A rare breed: Florentine steak

By Breckyn Crocker
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FLORENCE, Italy— Juicy, pink, and raw. When grilling out back at home, these words meant the meat needed some extra time to cook. But in Florence, this Tuscan cuisine is grilled over a wood fire– and extremely rare.

The MU study abroad group and I were happy to take a break from our pasta and bread diet and ordered the Florentine steak or bistecca alla fiorentina at the quaint Ristorante del Fagioli.

Our eyes bulged as the waiter presented our 1.5 kilo raw T-bone steak to our table to ensure our approval. He pointed out the perfect amount of white marbling and showed us where he would divide the portions. When the gigantic steak came out a bit later, I found myself fawning over the gorgeous sear and shocked at the rareness of the pink, squishy center.
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The raw pinkness of the center, however, isn’t the only thing that is rare about this steak. In order to be an authentic Florentine steak, there are several regulations to follow:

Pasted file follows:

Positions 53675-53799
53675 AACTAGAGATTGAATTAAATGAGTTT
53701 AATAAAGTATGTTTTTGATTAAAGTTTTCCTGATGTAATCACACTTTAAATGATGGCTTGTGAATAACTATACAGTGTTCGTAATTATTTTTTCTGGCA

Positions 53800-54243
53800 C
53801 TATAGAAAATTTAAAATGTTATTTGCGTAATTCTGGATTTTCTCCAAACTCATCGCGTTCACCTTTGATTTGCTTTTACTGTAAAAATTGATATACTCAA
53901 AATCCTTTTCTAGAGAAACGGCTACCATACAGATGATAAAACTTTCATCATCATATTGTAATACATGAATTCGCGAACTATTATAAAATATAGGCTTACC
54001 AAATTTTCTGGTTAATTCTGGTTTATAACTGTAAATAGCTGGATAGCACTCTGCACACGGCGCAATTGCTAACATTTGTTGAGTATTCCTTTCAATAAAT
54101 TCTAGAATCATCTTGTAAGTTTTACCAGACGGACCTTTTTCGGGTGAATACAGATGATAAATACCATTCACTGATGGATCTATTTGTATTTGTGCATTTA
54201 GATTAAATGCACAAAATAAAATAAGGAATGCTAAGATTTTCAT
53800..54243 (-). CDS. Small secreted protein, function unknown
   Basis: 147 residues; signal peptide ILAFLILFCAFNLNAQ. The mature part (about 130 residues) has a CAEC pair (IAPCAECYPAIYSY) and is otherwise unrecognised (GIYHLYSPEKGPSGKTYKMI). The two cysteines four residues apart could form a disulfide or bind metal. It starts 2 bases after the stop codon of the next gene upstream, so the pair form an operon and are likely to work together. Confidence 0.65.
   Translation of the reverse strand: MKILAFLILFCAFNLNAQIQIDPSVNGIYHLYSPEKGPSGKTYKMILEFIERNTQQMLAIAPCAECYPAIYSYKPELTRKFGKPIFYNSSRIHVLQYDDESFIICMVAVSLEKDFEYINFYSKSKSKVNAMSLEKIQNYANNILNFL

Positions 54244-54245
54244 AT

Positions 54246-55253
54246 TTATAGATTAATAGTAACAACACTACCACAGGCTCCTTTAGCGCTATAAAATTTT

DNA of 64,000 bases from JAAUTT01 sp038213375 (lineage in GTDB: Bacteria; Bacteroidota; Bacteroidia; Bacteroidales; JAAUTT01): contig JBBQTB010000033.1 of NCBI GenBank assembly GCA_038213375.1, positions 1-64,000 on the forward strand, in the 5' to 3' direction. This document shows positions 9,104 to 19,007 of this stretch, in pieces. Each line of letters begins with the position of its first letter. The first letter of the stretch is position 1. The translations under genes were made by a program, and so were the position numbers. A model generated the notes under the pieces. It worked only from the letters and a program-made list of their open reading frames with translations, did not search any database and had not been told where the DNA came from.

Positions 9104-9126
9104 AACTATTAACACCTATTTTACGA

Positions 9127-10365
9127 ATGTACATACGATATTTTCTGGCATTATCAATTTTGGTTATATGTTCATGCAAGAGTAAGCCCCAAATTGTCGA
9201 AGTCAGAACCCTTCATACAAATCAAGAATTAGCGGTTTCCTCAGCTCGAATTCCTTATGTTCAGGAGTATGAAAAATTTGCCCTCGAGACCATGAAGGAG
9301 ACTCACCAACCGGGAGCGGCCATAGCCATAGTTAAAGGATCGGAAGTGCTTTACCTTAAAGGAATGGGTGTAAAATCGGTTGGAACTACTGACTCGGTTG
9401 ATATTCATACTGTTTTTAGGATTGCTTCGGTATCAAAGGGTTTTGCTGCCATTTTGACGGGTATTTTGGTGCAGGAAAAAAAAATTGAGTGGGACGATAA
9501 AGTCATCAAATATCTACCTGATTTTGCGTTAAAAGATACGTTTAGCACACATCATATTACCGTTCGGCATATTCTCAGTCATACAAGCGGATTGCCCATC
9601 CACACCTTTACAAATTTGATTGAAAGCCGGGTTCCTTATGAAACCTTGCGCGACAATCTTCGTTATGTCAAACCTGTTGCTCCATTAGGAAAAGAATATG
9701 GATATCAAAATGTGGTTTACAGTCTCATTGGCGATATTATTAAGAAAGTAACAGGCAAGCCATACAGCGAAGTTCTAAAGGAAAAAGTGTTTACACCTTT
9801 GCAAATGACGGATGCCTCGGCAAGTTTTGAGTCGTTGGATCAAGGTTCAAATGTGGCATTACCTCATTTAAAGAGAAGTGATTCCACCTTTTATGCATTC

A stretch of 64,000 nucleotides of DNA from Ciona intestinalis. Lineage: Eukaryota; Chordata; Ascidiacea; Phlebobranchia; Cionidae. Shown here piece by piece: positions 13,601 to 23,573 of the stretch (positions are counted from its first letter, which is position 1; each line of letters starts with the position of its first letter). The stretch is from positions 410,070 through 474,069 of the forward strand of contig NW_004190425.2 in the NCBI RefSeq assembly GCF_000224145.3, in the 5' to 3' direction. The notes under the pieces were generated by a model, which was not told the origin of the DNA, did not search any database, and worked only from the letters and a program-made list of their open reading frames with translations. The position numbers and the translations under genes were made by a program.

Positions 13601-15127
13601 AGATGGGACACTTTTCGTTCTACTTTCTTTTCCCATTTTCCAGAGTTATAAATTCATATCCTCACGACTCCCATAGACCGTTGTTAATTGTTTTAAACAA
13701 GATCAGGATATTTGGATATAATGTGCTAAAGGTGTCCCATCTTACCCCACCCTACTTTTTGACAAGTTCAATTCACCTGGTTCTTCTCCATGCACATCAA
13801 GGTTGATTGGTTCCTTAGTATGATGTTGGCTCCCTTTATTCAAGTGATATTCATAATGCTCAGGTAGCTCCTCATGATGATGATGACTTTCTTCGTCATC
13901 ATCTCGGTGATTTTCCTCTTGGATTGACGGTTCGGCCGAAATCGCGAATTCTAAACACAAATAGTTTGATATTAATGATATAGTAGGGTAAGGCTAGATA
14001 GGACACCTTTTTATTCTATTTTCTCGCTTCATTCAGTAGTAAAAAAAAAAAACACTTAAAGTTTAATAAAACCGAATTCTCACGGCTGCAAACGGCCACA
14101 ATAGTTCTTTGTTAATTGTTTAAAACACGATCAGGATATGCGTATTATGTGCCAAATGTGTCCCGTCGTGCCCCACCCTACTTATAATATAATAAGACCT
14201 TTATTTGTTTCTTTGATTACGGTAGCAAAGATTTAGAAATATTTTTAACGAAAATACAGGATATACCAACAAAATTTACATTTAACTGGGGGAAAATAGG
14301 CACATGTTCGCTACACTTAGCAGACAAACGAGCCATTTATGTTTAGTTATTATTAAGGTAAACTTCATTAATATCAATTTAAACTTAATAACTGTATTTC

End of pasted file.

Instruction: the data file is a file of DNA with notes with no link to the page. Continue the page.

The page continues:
1. The meat needs to be from the short loin (in order to produce T-bone) of 12 or 18 month old Chianina or Maremma cattle. It must be about 1.5 to 2 inches thick.

2. It should be cooked around 5 minutes on each side, and should only be flipped once.

3. No seasoning should be added until the very end of the process. Typically, olive oil will be used to coat the steak when it is removed from the fire.

The result should be a well-browned, sleek crust on the outside and a super tender, juicy steak on the inside. Quite possibly, the best steak I’ve ever had.

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Filed under Florence, MU Journalism Abroad, Science ad Agricultual Journalism

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